“In years gone by, I've certainly bought albums just on the strength of the cover, in the days before the Internet, when you had to actually go and listen to something or browse through a record store. It's extremely important. There's no point in having a heavy metal album with a picture of a bunch of flowers on the cover ha ha! Our first album cover, 'Rocka Rolla', that was at the time of the Arts and Crafts thing, and everybody was looking for something different and abstract. Not that we were particularly happy with that cover at the time, but it actually won awards. But the second album's cover, 'Sad Wings of Destiny', was an all-time classic. It's a beautiful piece of artwork in itself. The condemned angel sitting in the flames with his cross on really summed up what you were going to get on the album. Then Rosław Szaybo did a tremendous job on 'Sin After Sin' and he was the one that came up with the tomb idea which again really complimented the record. He went on to do 'Stained Class' and 'Killing Machine' or 'Hell Bent For Leather' as it was in America. I think he was the one who came up with the logo which has lasted to this day.”
Q. Which are your favourite Priest album covers?
“'British Steel' has got to be one. It was a bit controversial for us at the time because it came out during the punk era and the razor blade was sort of a punk emblem. People were going around with razor blade earrings and razor blades around their necks. We were a bit concerned that we might be thought of as a punk band by those who didn't know who we were, but we went with it, and that's another all-time classic cover. In our historical t-shirt division that's one of the best sellers. The other one would be 'Screaming For Vengeance', which had an almost art deco-like cover. But it still portrayed the aggression, the movement, the action.”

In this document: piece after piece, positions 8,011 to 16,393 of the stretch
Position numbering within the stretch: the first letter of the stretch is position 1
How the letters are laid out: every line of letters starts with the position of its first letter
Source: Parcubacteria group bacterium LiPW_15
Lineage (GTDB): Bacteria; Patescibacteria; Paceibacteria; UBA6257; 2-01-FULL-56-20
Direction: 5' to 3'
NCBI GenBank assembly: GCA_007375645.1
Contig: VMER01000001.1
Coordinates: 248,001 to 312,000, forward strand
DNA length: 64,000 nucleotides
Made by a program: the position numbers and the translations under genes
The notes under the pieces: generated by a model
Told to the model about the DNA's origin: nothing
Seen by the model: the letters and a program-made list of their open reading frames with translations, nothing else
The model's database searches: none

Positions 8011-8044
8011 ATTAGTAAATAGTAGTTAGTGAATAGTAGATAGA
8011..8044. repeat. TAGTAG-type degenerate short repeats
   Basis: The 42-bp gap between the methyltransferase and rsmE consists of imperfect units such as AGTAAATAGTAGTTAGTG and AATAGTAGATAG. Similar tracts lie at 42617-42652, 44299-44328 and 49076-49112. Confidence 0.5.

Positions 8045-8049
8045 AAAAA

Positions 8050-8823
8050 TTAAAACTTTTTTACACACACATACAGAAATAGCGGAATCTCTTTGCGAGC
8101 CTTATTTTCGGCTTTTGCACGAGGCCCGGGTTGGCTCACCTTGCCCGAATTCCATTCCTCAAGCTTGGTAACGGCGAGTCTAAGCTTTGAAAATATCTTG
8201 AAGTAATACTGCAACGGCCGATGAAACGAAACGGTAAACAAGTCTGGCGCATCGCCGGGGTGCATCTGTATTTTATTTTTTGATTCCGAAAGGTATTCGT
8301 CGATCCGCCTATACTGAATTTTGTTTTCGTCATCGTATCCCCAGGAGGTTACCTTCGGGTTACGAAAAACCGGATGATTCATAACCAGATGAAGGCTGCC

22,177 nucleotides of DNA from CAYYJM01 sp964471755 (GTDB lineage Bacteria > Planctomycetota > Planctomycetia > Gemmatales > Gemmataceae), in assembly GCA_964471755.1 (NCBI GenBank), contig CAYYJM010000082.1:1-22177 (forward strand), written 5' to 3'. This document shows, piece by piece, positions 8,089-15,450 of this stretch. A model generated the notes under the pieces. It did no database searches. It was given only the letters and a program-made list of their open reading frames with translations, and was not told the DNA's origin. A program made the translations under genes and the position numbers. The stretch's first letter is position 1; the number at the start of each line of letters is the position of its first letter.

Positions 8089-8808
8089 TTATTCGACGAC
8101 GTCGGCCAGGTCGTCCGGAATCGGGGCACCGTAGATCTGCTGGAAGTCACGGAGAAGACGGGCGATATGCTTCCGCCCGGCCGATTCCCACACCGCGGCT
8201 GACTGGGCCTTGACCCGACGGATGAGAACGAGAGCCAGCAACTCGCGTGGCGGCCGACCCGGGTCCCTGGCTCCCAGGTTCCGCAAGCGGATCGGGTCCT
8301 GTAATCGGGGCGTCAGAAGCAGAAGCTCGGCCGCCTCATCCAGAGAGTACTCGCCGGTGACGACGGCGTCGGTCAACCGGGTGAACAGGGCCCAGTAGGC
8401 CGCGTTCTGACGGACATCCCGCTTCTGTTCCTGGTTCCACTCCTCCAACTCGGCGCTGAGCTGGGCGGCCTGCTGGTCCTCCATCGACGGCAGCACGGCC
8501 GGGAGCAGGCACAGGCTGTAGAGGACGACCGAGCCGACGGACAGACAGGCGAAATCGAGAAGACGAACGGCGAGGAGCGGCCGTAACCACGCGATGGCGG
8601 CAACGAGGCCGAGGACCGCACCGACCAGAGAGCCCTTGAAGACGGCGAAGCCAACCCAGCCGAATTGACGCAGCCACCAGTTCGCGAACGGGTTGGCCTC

Q. How does the creative process between band and cover artist usually work?
“Usually an artist will bring some initial ideas and we'll make suggestions, for better or worse ha ha! Mostly, we'll put the album title out to people, with a very rough running order, and see what they come back with. Then, if we like it, great, and if there are suggestions to be made, we do that too.”
Q. Mark Wilkinson, who created the covers for 'Ram it Down' and 'Painkiller' among others, is also exhibiting work in the RAM Gallery this year.
“He's a great artist in general even forgetting about album covers. The detail in some of his sketches and paintings is unbelievable, really, over and above what's expected of him.”
Q. What are some of your favourite album covers in general?
“I always liked Roger Dean's stuff with Yes, I thought that was excellent. It was completely new thinking, and I love the band as well. Then 'Disraeli Gears' by Cream. That was totally psychedelic ha ha! It summed up the late '60s perfectly and was a great album cover.”
Q. You must be looking forward to finally getting back on stage at Bloodstock?
“Absolutely, it's like freedom day, although that's been overused. Perhaps independence day ha ha! I can imagine people being released from prison getting the same feeling. You allowed to actually do something again rather than be told that you can't. And what a great place to start, at Bloodstock. I only live three miles away, so I can get changed at home if I like ha ha! We're all really, really looking forward to it. We've been caged long enough.”
Judas Priest's box set '50 Heavy Metal Years of Music' is now available to pre-order.